The second turn to support Clarín’s position was given to Eduardo Oteiza, representing the Ibero-American Association of Private TV Enterprises. Oteiza, who used to be the president of the Association for Civil Rights (ADC), referred to Article 45, which limits the concentration of licences.
President of the International Association of Broadcasting Luis Pardo said that the Media Law might contribute to a single discourse. Luis Laplacette spoke for the Argentine Association of Journalistic Entities (ADEPA) and said that distributing licences is like enforcing “preventive censorship.”
Laplacette, along with semiologist Eliseo Verón, contended the Media Law was “obsolete” because it did not take into account the Internet.
From the Consumers’ Committee, Andrés Gil Domínguez argued that the choice of consumers can be affected by the Media Law.
Beinusz Szmukler, from the Argentine Jurists Association, made the first presentation to back the Broadcast Media Law, defining communications as a public service and he highlighted that Clarín cannot claim that due to the law it might lose “acquired rights” because licences are not “set in stone.”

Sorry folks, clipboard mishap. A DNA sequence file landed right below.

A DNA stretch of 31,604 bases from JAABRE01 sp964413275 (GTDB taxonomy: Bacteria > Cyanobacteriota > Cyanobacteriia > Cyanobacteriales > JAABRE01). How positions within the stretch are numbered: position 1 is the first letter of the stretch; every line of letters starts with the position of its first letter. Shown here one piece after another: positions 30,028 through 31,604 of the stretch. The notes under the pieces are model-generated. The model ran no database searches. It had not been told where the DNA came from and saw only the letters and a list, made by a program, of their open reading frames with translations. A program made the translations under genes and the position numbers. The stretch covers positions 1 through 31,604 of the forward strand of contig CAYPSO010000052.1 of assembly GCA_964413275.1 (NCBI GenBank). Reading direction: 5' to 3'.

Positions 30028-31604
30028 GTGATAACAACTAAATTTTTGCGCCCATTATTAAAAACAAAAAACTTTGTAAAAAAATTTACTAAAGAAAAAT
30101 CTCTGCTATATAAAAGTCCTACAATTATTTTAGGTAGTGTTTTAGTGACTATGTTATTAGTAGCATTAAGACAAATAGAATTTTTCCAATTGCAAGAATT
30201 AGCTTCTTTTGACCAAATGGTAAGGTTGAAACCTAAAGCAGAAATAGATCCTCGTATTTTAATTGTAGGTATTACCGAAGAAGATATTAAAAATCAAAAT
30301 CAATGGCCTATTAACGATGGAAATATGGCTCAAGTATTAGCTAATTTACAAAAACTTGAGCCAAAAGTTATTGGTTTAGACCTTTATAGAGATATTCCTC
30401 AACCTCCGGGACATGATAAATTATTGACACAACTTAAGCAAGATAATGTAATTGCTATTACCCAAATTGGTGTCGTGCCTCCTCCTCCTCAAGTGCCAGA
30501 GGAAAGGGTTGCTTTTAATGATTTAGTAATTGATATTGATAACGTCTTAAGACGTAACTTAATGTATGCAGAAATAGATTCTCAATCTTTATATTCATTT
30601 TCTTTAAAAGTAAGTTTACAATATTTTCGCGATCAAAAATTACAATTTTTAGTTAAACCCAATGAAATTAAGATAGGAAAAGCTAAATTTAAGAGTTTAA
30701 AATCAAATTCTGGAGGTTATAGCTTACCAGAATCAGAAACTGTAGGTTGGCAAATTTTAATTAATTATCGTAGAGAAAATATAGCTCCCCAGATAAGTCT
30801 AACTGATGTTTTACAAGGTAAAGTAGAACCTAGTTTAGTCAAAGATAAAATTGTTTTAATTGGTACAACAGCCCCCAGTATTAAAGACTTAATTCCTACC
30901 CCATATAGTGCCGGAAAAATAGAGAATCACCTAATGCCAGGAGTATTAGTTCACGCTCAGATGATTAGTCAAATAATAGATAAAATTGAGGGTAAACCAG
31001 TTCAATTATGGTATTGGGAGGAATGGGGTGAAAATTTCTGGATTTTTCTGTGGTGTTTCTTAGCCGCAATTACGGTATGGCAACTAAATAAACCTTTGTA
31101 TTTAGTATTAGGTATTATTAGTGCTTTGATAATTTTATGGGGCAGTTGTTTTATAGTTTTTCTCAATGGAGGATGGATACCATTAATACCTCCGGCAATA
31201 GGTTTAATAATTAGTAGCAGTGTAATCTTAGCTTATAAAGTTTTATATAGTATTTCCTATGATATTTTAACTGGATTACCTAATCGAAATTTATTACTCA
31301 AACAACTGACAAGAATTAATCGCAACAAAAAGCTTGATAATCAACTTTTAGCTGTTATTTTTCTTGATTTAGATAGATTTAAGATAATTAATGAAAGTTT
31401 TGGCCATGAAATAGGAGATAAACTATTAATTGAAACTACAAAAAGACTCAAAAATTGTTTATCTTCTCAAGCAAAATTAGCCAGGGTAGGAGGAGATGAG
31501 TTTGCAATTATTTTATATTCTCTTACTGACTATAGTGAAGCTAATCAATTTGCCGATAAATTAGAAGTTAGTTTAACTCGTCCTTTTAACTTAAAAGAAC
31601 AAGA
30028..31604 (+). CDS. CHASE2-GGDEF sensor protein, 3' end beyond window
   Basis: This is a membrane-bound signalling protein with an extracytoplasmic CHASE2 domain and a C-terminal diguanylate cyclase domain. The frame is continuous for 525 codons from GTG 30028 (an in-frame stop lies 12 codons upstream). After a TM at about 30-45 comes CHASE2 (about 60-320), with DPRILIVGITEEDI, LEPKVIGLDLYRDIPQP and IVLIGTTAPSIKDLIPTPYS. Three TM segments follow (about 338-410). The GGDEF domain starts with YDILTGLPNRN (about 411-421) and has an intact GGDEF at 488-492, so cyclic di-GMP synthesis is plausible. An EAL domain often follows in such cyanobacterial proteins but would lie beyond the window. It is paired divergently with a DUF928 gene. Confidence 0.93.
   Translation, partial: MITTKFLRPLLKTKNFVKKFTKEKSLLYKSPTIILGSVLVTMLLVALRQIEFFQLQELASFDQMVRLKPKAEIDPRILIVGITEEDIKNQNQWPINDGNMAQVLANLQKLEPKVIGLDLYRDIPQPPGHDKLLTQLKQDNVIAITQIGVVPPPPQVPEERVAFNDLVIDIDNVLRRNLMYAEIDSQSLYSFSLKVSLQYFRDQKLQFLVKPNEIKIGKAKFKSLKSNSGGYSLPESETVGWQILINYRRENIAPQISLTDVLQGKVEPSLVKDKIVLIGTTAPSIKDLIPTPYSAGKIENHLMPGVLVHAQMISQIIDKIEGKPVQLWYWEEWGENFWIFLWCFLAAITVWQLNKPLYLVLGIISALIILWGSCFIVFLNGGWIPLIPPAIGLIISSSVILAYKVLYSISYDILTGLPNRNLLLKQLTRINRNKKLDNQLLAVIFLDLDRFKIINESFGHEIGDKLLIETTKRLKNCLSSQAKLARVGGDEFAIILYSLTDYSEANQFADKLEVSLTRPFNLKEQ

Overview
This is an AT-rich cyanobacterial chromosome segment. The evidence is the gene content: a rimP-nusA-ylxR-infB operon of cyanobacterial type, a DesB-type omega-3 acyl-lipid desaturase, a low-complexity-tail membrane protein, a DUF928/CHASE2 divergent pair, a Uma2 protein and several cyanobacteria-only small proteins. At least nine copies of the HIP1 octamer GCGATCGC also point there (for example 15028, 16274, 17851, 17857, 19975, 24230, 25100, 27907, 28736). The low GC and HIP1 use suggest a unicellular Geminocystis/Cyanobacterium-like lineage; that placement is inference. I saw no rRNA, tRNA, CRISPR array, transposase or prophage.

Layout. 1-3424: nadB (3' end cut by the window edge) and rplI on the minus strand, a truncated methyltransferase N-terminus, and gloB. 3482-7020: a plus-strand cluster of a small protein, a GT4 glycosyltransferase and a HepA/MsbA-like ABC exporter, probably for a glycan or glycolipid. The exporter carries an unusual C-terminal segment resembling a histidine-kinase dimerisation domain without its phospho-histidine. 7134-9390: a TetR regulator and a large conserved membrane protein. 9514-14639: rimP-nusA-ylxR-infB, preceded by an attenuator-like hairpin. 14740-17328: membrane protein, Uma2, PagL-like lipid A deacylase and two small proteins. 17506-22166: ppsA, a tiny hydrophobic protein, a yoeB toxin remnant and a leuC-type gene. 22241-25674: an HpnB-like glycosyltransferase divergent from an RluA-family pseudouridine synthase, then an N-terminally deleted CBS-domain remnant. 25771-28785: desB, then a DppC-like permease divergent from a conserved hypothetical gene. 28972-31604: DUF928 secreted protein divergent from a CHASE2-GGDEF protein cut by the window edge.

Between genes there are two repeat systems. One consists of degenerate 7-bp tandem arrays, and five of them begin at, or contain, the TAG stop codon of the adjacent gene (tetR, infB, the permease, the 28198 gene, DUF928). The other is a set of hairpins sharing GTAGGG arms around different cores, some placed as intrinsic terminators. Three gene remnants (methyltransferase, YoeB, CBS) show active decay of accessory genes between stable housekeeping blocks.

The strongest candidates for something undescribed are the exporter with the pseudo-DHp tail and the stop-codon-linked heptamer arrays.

Carlos Ruta from the University of San Martín agreed with Szmukler. “Our word cannot be considered a merchandise and our rights cannot be ruled by the exchange principles,” he highlighted as a way to note the difference between the economic claims uttered by the organizations supporting Clarín and the rights invoked by the experts backing the Kirchnerite administration that sponsored the law.
Speaking for the University of Lanús (UNLA), lawyer Víctor Abramovich said that Clarín group entrenches itself behind formal equality in order to maintain their privileges and criticized the Federal Court’s ruling, that in April considered unconstitutional the Media Law.